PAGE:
From the Open-Publishing Calendar
From the Open-Publishing Newswire
Indybay Feature
Pajaro Valley Federation of Teachers: Winter of Discontent
by PVFT Member
Monday Dec 11th, 2017 8:49 PM
December 6, 2017 marked the one-year anniversary of the teacher’s union contract campaign for a decent raise on our salary schedule and the removal of a cap on our health and welfare benefits.
[ Photo courtesy Pajaro Valley Federation of Teachers ]

December 6, 2017 marked the one-year anniversary of the teacher’s union contract campaign for a decent raise on our salary schedule and the removal of a cap on our health and welfare benefits. We have managed to temporarily keep the PVUSD from raiding our benefits to find even more money to “balance” the budget. They have offered us a one-time bonus laden with incentives to teachers that haven’t been hired in a vain attempt to divide and conquer our union. Our pleas to the board of trustees about financial hardship have fallen upon deaf ears. Our sincere concern for the education of the children of the Pajaro Valley have been met with cold stares and accusations of teachers being greedy, selfish and undeserving of a decent pay for honest, hard work.

Let me tell you what you rarely hear. Teachers give 110% of their time to make sure that your children get coached. The pitiful stipend works out to maybe a dollar an hour to help your children create strong minds, bodies and souls in the spirit of athletic competition. Teachers and counselors write letters of recommendation for colleges and universities so that your children can fulfill their dreams beyond high school. Teachers and counselors organize student clubs to fundraise for fieldtrips, scholarships, and school projects. Teachers, counselors and nurses support student fundraisers by buying items they may not personally want. We attend pancake breakfasts even though we can do so at the comfort of our own home. Teachers tutor students in the morning, noon and afterschool without compensation. Teachers and counselors make phone calls, read and send emails to communicate with our parents and students about whatever issue arises or to simply say, “Job well done.” Teachers develop curriculum, translate complex text, grade papers, and enter grades outside of their workday. We do all of these things and more because we love our job and the students and community we serve.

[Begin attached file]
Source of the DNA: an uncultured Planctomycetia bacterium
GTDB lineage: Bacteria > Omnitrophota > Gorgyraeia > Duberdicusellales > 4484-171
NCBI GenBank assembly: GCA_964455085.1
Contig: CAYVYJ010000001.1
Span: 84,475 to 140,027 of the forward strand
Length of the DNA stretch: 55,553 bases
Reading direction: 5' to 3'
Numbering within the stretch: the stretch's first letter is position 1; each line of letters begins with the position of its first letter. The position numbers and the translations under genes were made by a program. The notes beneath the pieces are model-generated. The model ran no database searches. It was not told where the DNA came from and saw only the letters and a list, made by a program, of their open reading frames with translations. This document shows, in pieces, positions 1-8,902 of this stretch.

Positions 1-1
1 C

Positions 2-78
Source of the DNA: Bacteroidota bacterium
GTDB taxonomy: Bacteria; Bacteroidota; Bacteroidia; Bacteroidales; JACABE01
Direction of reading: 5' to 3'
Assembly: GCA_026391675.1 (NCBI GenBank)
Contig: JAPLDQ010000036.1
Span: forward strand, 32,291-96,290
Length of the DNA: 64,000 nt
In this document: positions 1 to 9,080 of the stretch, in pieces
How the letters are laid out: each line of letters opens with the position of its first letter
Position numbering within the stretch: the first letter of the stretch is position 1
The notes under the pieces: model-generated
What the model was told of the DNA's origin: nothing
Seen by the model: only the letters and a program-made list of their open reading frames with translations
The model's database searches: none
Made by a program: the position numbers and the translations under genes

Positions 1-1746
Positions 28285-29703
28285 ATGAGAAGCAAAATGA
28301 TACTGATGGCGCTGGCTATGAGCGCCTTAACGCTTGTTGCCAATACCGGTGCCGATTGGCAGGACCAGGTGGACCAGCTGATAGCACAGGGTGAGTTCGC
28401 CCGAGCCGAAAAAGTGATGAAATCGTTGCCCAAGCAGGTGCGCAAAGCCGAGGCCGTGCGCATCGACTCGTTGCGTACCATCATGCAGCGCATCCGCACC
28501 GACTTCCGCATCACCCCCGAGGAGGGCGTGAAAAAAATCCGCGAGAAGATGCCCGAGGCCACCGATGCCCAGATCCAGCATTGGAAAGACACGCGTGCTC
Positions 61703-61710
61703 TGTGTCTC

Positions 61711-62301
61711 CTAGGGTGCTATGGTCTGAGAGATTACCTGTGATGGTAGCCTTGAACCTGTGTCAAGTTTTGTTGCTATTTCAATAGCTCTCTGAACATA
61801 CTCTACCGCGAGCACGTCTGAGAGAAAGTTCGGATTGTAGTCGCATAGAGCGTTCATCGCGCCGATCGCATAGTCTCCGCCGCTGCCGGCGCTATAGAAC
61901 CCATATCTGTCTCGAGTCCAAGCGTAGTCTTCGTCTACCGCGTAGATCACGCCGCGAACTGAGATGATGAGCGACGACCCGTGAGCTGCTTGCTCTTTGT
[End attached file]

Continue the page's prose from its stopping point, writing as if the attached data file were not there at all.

Beginning next Monday, don’t be surprised to notice the absence in the classrooms and offices of our Union colleagues. Work to rule means we will do what almost every other employee does around the country; work during our contracted day. If you notice that grades are not posted as often as you had expected, phone calls and emails don’t get returned or we are not present at parent meetings after our work day is done, it is because our work and sacrifices have been taken for granted. Pats on the back, fake smiles, paper certificates, handshakes, and tiny pins for longevity don’t pay the bills in one of the most expensive regions in the country.

Work to rule means we will use that “extra” time to continue to organize for fair and decent wages. You will see us holding signs on street corners and on bridge overpasses. You will see and hear us at the farmer’s markets. You will see and hear us in your neighborhoods knocking on doors asking for your support. You will see us registering voters and working on campaigns to unseat the callous board members who have been silent about supporting teachers, nurses and psychologists. You will see us again and again and again. Our resolve to win this campaign is greater than ever.

The power is in your hands. Thank you for the honking of horns, cheers and waves along the highways and the streets of our communities. We need you to write letters of support, send emails and attend school board meetings so that they may hear your voices. Tell them time and again how much you value our contributions.